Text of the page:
Harold W. Stubblefield
Hall of Fame Class of 2001
Harold Stubblefield has been a dynamic contributor to adult education by building two graduate programs in adult education. He obtained bachelor's degrees in social science and technology, a master's degree in pastoral counseling, and a doctoral degree in adult education. Prior experience as a chaplain enabled him to excel as advisor, teacher, and administrator. He served in various capacities with the Commission of Professors of Adult Education, including two years as national chair, and currently is a member of the Executive Committee. He has served on the board of directors for the Association for Voluntary Action Scholars and the Virginia Association for Adult and Continuing Education.
Dr. Stubblefield was professor of adult education at the Virginia Polytechnic Institute and State University from 1973 until his retirement in 1998. At Virginia Polytechnic Institute, he was the first full-time adult education faculty member and headed the program from 1973 to 1993. He developed and established the adult education doctoral program and developed several off-campus master's programs. He also served as principal investigator for funded research related to educational needs of Adult Basic Education (ABE) teachers, a national survey of volunteer administrators' educational and training needs, and basic skills training in the workplace for ASTD. He moved from Blacksburg to the institution's emerging Northern Virginia Graduate Center and established their adult education graduate program in 1985. During 1993 to 1995, he served as program director for all graduate education programs and helped turn the center into a major graduate education provider in the greater Washington, DC, area.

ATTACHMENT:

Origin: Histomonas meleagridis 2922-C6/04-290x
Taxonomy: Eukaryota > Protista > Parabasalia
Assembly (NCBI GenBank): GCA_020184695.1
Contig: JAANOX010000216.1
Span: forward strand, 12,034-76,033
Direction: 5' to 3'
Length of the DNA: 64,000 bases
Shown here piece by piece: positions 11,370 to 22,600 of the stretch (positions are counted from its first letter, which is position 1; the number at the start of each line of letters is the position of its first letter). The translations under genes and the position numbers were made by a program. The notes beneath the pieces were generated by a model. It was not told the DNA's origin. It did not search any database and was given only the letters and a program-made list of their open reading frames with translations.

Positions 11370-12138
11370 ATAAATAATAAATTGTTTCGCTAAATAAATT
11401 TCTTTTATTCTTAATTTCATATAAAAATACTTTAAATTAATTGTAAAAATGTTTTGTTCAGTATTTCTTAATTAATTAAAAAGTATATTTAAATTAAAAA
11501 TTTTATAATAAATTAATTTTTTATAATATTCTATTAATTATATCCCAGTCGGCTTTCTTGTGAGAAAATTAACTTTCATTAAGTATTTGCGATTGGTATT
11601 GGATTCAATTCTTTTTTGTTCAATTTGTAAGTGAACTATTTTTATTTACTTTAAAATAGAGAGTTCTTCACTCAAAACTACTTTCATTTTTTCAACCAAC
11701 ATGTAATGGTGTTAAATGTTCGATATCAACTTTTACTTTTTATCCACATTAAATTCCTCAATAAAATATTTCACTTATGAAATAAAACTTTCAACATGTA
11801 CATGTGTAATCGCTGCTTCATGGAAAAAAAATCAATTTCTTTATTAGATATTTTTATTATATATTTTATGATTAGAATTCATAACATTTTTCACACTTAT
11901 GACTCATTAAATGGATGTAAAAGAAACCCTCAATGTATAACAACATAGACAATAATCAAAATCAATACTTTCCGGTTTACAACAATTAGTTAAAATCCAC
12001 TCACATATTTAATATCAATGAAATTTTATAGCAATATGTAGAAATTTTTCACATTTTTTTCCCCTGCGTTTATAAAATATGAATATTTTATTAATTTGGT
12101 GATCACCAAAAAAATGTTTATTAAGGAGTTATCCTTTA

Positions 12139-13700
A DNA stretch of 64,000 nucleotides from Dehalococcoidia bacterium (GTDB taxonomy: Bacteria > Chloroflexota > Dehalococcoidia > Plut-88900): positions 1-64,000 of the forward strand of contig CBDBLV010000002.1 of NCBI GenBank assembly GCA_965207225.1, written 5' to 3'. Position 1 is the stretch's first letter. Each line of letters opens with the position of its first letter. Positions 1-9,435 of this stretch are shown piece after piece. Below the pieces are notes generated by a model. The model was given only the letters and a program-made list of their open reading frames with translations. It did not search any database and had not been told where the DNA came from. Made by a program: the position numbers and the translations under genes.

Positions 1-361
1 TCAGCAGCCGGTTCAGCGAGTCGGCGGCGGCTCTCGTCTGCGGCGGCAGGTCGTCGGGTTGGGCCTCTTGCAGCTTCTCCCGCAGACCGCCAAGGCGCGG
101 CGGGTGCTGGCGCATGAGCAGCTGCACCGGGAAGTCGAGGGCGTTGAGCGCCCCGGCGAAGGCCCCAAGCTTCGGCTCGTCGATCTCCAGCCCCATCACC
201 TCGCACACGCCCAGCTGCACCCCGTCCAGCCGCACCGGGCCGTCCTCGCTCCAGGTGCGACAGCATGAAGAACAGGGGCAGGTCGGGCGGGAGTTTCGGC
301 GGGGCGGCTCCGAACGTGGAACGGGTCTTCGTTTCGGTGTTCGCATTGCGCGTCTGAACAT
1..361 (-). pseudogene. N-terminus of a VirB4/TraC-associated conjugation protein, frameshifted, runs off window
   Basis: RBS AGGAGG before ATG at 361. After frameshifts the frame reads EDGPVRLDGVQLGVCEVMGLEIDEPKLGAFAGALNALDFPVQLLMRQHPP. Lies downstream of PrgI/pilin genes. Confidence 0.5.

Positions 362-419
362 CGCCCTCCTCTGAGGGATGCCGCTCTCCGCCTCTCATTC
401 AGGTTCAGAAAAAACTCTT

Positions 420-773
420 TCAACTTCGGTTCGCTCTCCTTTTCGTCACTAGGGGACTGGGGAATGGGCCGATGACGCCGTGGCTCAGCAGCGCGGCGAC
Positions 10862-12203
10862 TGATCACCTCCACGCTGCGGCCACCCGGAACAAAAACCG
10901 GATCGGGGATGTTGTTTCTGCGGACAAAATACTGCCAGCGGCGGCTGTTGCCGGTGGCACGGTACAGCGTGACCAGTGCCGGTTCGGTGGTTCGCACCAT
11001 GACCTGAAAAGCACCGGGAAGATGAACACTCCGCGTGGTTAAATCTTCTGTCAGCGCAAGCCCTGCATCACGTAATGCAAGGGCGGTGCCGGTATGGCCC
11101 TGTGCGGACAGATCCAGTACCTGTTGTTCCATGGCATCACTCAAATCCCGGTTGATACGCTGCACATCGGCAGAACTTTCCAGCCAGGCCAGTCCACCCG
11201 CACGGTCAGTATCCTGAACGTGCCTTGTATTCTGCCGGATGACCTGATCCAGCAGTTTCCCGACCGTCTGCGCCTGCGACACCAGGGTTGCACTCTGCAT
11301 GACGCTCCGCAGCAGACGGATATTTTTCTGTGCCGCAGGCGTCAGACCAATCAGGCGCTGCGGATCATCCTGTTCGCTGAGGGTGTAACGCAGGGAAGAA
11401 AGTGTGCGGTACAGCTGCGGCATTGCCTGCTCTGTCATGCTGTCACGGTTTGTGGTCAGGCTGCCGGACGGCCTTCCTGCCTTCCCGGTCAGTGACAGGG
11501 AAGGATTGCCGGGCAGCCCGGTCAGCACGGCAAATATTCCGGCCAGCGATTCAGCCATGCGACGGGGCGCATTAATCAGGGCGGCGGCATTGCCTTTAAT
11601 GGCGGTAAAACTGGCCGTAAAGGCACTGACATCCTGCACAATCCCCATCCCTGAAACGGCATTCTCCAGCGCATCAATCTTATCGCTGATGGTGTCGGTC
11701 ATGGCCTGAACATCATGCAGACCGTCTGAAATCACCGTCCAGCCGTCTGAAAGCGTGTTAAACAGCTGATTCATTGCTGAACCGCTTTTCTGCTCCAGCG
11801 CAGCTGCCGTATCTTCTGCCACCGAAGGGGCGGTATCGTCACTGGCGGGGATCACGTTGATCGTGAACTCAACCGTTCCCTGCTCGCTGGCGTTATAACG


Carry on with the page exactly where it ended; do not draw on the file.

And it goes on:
Stubblefield's scholarship has focused on adult education history. His publications include Towards a History of Adult Education in America, for which he received the American Association of Adult and Continuing Education Imogene Okes Award in 1988 for Outstanding Research in Adult Education. He co-authored Adult Education in the American Experience: From the Colonial Period to the Present with Patrick Keane, which won the National University Continuing Education Association's Philip E. Frandson Award for Literature in 1995.